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Lifesaving Wrong Turn: Unsuccessful but Happy Expedition on Nanga Parbat

Posted: Mar 16, 2015 05:06 pm EDT

(By Raheel Adnan) “Expeditions divide into successful ones and happy ones. That was a successful expedition, because we reached the summit. But happy expeditions are those when everyone returns,” Polish mountaineering legend Krzysztof Wielicki commented in a documentary about 2013 Polish winter Broad Peak expedition. Out of four members of that expedition who reached the summit, two never returned home. After narrow escape from a disaster during summit push, Nanga Parbat climbers can safely say, they had a happy expedition.


Sensing the Danger


On Friday March 13th, Alex Txikon, Ali Sadpara and Daniele Nardi left C4 (7200m) at around 3am. Under perfect climbing and meteorological conditions, first winter ascent of Nanga Parbat almost seemed a matter of few hours. However, by the noon, Base Camp team communicated that the climbers made a wrong turn during ascent and are retreating to C4. Their plan was to rest, recover and launch another attempt next day. Later on that night, it was announced that climbers were going for another summit push and would retreat to BC. Everyone felt concerned but not alarmed.


By Saturday evening, climbers were back in BC and that’s when the actual story unfolded: Ali Sadpara suffered severe altitude sickness during the attempt and is very fortunate to be back at BC alive.


A Lifesaving Wrong Turn


We saw him very tired a day before, but we have really realized what was happening when in the morning, before leaving, we saw he was putting on his glove as a sock and vice versa. We started to make him questions about his age and children, and the response has been totally incongruous. I also heard him make strange noises at night, but I didn´t think it was any of this,” Alex Txikon told about the condition of Ali Sadpara on summit push night.


Ali has already climbed Nanga Parbat twice and had been leading progress on the mountain, this winter. During summit push, Daniele and Alex relied on Pakistani climber’s acquaintance with the Kinshofer route. However, due to altitude sickness Ali Sadpara made the “wrong turn” and that failed the summit push (And probably saved his life, as well).


While the climbers haven’t shared the first-hand report of exhausting descent cum rescue mission, Base Camp team has provided snippets of the day.


Emergency Retreat


On Saturday, Alex Txikon contacted BC at around 7:30am and enquired about weather forecast. He called again at 08:00am and communicated that they are descending immediately. The team at Base Camp felt worried and sensed that something wasn’t right. Finally at 08:30am, Alex uttered the worst, “we are in trouble; we need to take Ali down from here as soon as possible. He cannot vocalize properly, says nonsense and is unable to coordinate his body; It is very bad sign”.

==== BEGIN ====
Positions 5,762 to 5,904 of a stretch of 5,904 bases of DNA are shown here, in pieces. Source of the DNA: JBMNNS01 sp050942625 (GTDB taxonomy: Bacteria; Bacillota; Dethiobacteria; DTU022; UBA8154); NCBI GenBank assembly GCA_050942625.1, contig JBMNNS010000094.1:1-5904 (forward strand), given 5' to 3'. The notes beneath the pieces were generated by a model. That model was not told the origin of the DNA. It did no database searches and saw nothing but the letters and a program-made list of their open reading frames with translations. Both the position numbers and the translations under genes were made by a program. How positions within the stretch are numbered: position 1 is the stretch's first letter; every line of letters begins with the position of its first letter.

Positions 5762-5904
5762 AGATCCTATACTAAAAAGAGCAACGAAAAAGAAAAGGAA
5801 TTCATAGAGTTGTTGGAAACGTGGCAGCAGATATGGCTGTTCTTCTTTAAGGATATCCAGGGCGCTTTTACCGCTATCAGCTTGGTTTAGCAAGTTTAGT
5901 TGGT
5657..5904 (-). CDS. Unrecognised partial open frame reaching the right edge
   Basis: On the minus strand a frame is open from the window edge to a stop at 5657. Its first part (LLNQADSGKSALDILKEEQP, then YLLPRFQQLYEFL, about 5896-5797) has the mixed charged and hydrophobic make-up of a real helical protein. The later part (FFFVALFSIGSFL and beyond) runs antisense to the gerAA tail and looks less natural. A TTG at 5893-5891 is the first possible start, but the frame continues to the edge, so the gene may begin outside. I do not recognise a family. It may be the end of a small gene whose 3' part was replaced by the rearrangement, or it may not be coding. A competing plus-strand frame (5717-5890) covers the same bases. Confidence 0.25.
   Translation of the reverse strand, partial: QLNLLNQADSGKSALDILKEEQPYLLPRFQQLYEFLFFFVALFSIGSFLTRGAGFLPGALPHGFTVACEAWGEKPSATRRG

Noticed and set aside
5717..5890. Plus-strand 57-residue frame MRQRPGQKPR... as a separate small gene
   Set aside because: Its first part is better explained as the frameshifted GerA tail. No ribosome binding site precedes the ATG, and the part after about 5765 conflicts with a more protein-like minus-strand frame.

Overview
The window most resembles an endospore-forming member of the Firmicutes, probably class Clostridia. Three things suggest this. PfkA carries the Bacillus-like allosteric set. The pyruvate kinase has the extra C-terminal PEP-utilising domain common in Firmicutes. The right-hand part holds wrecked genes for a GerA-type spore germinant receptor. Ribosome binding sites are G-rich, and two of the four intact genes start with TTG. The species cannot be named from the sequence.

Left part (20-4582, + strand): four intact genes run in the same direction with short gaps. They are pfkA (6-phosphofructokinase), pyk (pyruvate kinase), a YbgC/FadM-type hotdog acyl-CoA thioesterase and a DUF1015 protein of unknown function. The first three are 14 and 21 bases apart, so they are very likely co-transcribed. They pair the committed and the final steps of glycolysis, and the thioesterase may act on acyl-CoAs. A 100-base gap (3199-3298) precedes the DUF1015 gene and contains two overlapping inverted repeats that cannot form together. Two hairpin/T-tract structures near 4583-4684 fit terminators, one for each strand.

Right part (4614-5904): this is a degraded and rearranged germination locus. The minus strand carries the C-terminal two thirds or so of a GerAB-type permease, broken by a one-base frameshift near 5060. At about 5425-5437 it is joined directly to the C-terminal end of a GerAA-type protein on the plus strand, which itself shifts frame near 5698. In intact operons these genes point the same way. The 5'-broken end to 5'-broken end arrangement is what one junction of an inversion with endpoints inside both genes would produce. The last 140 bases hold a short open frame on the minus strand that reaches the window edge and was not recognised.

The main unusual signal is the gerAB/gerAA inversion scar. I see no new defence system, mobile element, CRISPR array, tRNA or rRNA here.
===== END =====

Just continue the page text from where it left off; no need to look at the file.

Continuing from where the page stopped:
Muhammad Khan, second Pakistani climber who turned back from C3 during summit push, left BC immediately to join the rescue mission. He later met the descending climbers between C1 and C2. It’s told that the unfixed portion of route from C4 to C3 was dangerous and delicate. “Ali slipped again and again.” They reached C2 at around 2:00pm and rested for a while. By 5:00pm, they were in C1 and made it to BC at around 06:30.


Last communication out of Base Camp says that Ali Sadpara still showed signs of trouble but lack of altitude was doing the magic. “Although Ali still has a severe headache, dizziness and some incoherent speech, the situation is fortunately under control.” Team wrote on Mar 14th. “For now, the most important thing is that Ali’s health improves, as already is doing and will soon recover completely.”


Altitude Reached


Until this year, the highest point ever reached on Nanga Parbat in winter was 7875m by Polish climber Zbigniew Trzmiel in 1997. He was the only person in winter Nanga Parbat history who had a real chance to reach the summit. Alex Txikon, Daniele Nardi and Ali Sadpara had a great opportunity to bag first winter ascent of the mountain, this year. An illustration by Alex Txikon depicts that they were also at a altitude similar toZbigniew Trzmiel.



Based in Pakistan, mountaineering enthusiast Raheel Adnan is a reporter for Explorersweb's mountaineering sections. He shares regular updates on Twitter and runs his own blog at Altitude Pakistan posting initiated climbing news from Himalaya and Karakoram.




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Nanga Parbat as seen from BC. Two red dots mark the high points reached by Alex Txikon, Ali Sadpara and Daniele Nardi on Mar 13th. Image posted on Alex Txikon's Facebook page.
Close up of summit; red dots mark the high points reached by Alex Txikon, Ali Sadpara and Daniele Nardi on Mar 13th. Image posted on Alex Txikon's Facebook page.
Nanga Parbat Climbers in BC after Summit Push. From Left to right: Muhammad Khan, Ali Sadpara, Alex Txikon and Daniele Nardi.
File photo showing porters near Nanga Parbat BC. Climbers will soon be out of BC.